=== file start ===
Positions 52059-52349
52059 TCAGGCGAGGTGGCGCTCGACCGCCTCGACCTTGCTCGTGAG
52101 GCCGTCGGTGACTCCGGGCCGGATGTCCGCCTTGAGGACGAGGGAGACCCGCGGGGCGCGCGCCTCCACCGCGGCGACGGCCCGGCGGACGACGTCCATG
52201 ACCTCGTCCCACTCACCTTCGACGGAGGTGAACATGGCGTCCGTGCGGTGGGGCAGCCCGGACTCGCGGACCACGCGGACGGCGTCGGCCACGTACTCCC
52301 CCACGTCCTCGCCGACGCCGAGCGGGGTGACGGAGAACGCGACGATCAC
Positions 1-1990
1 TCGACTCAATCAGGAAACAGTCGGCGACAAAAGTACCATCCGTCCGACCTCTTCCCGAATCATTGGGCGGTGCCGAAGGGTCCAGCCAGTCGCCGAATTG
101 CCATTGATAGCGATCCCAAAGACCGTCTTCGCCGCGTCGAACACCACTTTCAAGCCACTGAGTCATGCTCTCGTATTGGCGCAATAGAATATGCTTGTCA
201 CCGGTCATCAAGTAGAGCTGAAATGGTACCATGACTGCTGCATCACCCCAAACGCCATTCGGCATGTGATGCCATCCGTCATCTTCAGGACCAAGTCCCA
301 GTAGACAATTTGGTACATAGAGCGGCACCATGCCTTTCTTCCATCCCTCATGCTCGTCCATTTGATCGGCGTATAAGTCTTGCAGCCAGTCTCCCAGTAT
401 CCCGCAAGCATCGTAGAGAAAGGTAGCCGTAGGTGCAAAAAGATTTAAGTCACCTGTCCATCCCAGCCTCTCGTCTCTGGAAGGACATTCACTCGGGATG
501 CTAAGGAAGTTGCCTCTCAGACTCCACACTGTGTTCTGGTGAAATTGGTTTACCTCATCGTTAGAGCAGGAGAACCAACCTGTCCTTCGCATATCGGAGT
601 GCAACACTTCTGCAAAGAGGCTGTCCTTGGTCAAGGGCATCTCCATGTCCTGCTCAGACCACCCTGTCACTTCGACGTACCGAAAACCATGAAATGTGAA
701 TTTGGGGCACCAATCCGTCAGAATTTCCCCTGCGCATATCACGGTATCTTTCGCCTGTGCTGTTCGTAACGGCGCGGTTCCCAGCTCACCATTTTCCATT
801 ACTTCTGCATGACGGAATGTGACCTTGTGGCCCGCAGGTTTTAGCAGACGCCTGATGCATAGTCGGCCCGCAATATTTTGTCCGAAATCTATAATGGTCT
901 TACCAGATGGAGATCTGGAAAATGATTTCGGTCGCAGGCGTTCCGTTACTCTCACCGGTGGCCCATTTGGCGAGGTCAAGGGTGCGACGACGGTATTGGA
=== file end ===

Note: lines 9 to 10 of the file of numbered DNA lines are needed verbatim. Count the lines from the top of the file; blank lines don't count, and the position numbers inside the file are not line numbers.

201 CCGGTCATCAAGTAGAGCTGAAATGGTACCATGACTGCTGCATCACCCCAAACGCCATTCGGCATGTGATGCCATCCGTCATCTTCAGGACCAAGTCCCA
301 GTAGACAATTTGGTACATAGAGCGGCACCATGCCTTTCTTCCATCCCTCATGCTCGTCCATTTGATCGGCGTATAAGTCTTGCAGCCAGTCTCCCAGTAT